2019 busy for Jasper utilitiesDecember 20, 2019
By ALLEN LAMAN
JASPER — Facilitating the completion of a multi-million dollar waterline project, rehabilitating a water tank and pushing along the deconstruction of an old power plant — 2019 was busy for Jasper’s municipal utilities.
Bud Hauersperger, the city’s general utility manager, reflected on the eventful year in a Thursday phone interview with The Herald, during which he also looked ahead to the beginning of the next decade.
Perhaps the biggest endeavor the utilities led was the U.S. 231 water supply and pressure improvement project. The $4.6 million enterprise — $1.38 million in funding came from a U.S. Economic Development Administration grant — saw the replacement of a 10-inch, World War II-era waterline underneath the highway with a new, 12-inch main.
It was a big undertaking that spawned months of lane modifications along a sizeable chunk of the heavily-traveled thoroughfare. But the work was necessary. Hauersperger explained that years of truck traffic had taken a toll and caused breaks.
“The water main project, the challenge there was just to try to keep it going without disrupting traffic too much,” Hauersperger said. “And the contractor, I think, came up with some good ideas.”
These included uses a boring technique to install the new line, as opposed to slicing into the surface of the roads to lay the pipe.
“I didn’t hear a lot of complaints, which I really didn’t expect that,” Hauersperger said of the project. “I expected to be hearing a lot of complaints, but we didn’t really. At least I didn’t.”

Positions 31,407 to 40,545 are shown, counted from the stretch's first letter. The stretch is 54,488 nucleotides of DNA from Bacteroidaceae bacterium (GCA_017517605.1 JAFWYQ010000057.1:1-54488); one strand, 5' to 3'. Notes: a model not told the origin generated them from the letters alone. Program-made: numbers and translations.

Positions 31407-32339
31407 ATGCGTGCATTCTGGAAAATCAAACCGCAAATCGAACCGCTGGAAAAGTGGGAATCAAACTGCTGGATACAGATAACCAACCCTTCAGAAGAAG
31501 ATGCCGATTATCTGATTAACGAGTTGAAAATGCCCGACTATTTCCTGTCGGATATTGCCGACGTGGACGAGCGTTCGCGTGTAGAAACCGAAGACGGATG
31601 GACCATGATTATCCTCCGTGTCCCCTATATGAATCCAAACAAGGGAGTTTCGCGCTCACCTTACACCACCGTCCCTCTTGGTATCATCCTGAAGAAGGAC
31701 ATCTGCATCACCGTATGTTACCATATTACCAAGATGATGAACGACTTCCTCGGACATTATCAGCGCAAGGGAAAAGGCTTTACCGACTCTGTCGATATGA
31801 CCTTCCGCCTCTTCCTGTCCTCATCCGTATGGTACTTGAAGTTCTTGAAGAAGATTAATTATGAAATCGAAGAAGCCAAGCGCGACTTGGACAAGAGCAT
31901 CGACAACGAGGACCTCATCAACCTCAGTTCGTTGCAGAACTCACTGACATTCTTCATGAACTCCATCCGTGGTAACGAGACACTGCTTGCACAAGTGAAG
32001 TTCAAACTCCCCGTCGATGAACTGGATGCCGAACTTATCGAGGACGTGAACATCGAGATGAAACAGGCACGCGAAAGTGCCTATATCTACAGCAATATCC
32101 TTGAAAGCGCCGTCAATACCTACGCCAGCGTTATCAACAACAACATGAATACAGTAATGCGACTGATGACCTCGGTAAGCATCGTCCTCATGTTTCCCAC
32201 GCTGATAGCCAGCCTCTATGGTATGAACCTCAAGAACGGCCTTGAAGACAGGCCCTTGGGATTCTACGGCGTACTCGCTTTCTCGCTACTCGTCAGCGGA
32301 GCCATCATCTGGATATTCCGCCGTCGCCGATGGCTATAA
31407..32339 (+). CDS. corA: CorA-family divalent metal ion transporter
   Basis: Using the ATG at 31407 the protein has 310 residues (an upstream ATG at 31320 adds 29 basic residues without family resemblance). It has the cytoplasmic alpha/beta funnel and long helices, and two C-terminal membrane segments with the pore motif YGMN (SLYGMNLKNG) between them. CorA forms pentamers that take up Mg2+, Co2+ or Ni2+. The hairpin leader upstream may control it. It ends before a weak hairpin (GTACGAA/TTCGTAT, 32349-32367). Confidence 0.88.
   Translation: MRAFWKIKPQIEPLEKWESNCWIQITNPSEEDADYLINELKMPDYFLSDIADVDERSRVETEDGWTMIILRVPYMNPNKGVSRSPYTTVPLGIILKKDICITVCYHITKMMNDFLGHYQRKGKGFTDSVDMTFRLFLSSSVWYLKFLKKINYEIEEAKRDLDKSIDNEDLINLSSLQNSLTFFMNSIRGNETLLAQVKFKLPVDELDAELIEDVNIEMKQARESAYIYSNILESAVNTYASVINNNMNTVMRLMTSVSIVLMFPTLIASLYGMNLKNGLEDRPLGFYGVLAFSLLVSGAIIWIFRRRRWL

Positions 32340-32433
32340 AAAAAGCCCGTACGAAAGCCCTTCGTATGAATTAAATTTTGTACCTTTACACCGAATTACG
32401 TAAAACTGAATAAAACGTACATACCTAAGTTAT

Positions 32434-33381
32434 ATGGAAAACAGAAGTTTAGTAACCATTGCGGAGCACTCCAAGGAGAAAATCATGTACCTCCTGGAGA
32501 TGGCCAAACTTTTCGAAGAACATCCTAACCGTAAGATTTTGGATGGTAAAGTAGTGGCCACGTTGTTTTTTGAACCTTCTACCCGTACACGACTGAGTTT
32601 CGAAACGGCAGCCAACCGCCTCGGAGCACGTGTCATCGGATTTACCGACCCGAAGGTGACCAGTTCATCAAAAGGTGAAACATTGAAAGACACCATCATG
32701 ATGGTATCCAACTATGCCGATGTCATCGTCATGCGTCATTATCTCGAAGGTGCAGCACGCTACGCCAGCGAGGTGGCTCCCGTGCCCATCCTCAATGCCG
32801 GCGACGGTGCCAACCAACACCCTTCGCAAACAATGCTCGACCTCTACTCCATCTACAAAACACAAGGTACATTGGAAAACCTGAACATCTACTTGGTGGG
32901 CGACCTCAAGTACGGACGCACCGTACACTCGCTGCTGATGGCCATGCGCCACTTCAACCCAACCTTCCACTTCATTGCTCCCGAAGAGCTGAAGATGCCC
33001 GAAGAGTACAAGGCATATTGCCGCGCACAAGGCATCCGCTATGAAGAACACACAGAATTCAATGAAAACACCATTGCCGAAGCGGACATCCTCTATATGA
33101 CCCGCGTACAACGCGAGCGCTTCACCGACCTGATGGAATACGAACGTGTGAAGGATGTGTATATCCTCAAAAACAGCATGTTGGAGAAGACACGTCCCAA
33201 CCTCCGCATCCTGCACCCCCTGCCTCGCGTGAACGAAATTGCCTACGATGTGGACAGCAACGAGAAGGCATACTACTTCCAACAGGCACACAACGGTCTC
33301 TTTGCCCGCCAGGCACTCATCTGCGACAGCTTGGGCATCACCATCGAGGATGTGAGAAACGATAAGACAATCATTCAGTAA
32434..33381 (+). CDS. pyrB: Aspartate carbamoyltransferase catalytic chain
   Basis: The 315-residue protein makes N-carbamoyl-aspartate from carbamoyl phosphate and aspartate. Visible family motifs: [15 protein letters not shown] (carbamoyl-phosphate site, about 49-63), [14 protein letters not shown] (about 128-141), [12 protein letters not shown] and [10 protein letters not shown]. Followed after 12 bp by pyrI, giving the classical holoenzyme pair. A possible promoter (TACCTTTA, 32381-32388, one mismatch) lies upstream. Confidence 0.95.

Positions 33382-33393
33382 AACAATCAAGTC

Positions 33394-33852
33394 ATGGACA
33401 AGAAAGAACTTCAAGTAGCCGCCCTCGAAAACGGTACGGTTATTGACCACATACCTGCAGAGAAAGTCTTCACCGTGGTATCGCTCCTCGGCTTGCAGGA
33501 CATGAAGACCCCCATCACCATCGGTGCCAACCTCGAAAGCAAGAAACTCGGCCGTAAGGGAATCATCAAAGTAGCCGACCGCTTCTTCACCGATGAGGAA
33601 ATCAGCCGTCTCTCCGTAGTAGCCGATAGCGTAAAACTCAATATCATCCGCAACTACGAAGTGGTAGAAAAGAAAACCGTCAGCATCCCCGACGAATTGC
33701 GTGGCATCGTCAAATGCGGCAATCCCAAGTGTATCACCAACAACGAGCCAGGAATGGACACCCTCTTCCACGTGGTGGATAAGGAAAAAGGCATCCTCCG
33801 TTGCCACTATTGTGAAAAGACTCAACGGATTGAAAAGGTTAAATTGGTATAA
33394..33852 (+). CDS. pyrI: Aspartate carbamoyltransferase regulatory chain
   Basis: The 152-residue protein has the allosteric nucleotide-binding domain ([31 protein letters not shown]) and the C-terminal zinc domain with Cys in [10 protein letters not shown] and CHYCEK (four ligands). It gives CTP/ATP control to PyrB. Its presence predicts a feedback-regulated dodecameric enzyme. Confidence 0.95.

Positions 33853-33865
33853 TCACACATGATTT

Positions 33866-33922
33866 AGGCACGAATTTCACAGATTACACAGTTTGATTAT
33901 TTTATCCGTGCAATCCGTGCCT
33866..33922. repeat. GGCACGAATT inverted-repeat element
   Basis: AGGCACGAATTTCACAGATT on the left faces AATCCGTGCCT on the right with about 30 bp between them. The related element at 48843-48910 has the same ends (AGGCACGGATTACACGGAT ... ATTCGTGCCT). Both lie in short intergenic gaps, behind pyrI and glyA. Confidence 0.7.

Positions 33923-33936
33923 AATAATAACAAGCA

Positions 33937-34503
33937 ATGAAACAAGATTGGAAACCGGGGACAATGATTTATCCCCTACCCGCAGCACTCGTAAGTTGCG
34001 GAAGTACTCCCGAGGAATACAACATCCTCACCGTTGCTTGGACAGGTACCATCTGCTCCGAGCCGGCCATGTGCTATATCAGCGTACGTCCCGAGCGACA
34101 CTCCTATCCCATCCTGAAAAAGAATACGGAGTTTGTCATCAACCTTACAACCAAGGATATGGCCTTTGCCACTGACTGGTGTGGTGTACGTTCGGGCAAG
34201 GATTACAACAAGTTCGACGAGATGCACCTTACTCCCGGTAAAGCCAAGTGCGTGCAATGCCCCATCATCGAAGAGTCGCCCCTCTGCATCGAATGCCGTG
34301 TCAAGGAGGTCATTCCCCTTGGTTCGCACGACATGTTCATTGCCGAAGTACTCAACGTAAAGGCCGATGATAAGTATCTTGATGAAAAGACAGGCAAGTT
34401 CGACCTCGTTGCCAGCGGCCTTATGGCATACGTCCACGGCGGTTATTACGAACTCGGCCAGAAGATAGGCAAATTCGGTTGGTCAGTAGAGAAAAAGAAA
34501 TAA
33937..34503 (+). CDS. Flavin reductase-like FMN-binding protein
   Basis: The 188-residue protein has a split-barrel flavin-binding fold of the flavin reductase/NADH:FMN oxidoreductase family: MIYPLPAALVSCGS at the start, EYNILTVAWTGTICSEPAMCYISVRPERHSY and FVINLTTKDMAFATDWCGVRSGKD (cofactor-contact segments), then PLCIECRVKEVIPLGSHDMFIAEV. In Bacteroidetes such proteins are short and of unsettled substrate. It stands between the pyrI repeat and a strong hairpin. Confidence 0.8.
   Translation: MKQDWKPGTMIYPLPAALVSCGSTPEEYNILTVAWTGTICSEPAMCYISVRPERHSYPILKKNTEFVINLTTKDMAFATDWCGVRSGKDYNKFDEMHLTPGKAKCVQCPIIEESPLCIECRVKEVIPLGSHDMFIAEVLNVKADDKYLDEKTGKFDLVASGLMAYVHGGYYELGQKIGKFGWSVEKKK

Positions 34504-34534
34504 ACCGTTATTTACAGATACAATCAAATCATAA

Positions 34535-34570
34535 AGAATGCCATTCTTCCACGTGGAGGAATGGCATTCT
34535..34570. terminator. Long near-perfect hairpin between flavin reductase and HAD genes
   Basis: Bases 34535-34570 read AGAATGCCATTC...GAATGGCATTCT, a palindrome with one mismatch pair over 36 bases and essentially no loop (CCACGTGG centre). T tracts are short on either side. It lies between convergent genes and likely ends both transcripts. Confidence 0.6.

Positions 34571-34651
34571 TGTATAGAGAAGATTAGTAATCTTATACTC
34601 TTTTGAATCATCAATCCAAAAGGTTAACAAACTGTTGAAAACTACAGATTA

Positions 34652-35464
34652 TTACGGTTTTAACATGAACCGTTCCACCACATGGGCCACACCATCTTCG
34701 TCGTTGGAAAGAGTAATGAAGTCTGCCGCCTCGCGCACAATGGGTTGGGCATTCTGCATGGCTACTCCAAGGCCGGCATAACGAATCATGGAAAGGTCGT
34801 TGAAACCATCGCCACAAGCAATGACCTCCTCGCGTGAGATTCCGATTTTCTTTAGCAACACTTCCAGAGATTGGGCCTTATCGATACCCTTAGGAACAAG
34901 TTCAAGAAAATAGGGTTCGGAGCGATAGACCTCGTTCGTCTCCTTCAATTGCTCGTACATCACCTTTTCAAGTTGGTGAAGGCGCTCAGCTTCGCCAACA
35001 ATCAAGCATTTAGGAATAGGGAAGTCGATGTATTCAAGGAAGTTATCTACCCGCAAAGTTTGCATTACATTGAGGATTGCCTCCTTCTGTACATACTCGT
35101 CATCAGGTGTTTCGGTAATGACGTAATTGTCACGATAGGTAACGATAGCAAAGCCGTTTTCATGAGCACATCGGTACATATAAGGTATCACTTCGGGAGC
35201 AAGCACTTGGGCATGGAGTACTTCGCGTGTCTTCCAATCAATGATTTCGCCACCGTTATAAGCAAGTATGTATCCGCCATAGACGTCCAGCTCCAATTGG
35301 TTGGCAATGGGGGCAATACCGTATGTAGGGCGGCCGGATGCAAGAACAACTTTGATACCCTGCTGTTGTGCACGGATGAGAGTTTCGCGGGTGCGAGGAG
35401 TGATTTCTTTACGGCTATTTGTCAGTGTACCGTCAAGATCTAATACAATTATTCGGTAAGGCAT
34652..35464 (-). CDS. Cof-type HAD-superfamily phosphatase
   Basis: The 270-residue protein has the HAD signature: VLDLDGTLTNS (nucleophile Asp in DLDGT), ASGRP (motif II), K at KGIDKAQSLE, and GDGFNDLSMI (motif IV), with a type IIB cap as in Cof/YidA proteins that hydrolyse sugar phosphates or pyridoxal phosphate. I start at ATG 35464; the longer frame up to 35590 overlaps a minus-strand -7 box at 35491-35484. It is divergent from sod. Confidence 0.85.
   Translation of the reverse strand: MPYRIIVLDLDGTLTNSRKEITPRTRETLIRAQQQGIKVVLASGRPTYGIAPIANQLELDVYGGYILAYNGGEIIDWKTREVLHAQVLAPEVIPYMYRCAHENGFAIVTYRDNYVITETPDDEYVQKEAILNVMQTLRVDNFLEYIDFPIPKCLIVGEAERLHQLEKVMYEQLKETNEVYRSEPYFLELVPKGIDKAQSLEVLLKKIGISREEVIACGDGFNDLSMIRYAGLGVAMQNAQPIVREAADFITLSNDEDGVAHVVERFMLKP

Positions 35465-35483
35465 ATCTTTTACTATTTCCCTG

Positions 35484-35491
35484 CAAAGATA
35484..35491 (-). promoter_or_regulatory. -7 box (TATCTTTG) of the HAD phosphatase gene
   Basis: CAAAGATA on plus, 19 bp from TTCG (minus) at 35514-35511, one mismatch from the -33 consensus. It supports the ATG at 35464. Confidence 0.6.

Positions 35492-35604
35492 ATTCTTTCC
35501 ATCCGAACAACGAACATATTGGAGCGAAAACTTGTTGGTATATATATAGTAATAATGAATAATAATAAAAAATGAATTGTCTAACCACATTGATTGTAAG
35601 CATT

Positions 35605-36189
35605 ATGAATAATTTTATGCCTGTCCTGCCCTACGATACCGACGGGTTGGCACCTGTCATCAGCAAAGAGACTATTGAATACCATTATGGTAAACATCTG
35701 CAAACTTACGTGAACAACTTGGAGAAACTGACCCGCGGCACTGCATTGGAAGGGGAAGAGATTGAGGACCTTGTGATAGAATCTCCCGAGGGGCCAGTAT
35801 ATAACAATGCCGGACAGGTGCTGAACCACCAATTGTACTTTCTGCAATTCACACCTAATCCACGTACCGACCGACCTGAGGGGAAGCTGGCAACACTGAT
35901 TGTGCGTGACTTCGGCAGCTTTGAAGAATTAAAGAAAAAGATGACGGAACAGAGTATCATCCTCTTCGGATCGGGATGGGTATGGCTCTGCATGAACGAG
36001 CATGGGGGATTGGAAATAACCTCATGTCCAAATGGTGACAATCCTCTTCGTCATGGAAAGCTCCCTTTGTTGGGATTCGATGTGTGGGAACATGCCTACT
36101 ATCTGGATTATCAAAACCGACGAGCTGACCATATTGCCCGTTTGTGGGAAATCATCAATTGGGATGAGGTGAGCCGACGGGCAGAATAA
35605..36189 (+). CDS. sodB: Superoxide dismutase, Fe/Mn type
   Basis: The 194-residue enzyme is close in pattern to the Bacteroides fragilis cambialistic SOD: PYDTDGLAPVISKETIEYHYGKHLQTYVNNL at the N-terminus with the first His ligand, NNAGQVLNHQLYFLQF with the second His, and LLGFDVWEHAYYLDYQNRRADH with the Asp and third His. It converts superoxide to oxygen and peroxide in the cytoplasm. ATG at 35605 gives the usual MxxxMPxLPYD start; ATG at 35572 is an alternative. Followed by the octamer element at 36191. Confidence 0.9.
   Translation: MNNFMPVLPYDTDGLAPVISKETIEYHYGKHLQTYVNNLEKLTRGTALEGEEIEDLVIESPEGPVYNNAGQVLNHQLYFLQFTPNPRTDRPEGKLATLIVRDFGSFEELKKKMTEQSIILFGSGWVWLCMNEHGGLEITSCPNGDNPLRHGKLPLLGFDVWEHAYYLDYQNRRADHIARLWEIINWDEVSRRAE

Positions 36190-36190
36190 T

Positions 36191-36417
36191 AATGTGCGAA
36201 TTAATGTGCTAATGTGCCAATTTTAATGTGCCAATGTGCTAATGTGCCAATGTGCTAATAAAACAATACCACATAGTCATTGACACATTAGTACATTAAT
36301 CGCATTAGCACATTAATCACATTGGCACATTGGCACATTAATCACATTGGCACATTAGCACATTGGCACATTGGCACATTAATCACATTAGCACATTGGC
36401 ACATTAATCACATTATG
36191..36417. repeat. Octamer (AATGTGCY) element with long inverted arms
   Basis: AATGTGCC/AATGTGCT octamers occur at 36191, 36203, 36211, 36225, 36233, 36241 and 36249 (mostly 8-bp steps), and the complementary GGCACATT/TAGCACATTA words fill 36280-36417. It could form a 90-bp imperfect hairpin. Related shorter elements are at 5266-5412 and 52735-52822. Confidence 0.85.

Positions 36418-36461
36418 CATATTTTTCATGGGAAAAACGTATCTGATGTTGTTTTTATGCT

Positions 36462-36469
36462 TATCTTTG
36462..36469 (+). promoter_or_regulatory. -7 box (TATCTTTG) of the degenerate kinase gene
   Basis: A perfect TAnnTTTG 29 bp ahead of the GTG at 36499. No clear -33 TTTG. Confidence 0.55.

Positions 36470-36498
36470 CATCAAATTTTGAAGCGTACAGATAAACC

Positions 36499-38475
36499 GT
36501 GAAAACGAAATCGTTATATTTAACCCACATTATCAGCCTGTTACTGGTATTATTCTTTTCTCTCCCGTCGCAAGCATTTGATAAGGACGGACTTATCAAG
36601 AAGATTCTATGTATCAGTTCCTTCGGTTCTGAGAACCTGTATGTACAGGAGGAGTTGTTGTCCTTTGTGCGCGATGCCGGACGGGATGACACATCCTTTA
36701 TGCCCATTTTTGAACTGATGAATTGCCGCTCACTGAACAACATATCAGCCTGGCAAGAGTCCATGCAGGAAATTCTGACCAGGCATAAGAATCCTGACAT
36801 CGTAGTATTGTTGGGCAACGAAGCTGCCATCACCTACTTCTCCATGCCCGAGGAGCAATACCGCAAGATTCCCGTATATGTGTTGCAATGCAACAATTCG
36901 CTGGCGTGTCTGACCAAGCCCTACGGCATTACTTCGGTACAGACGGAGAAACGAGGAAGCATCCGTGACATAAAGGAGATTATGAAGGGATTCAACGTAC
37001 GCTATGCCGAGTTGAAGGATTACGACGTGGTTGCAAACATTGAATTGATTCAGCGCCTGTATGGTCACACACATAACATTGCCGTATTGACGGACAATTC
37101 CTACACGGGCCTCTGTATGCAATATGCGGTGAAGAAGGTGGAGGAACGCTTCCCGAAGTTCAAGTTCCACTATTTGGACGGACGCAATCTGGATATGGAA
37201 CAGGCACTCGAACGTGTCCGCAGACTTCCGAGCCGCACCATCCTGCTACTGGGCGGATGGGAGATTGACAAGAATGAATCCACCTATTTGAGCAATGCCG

Rehabilitation of the city’s south water tower should be completed this week, he said. That process involved sandblasting the interior and exterior of the structure, repainting it, and adding a mixing system inside the tank that “is gonna keep the water less stagnant, so you get better water quality by mixing it up,” Hauersperger said.
The deconstruction of the city’s power plant is also nearing completion. Hauersperger said a “short list of things that need to be done” remains, including the removal of equipment and lingering debris.
As he looked ahead to 2020, he pointed to new water audits that will have to be conducted per regulations, as well as completing asset management plans for all the utilities and a handful of new projects.
One of those projects involves the introduction of advanced meter infrastructure for city customers. Though it will take years to fully implement, AMI metering will speed up the readings of water, gas and electric meters.
“There’s a lot of potential for customer interface,” Hauersperger added. “Where you can look and see kind of how much energy you’re using at a particular time.”
It may take a while to get to that point, he said, but the system will also open up the potential for discovering and addressing leaks and outages faster than the current protocol. That will save resources and save customers money, he noted.
The supervisory control and data acquisition system at the city’s wastewater plant will be upgraded, and the lift station near Kellerville Road and Cathy Lane will be torn down and rebuilt in 2020.
Sometime in the first few months of the new decade, customers will also have the ability to begin paying their utility bills online with their credit cards. A fee will be applied, but Hauersperger said the offering should be a convenience for residents.
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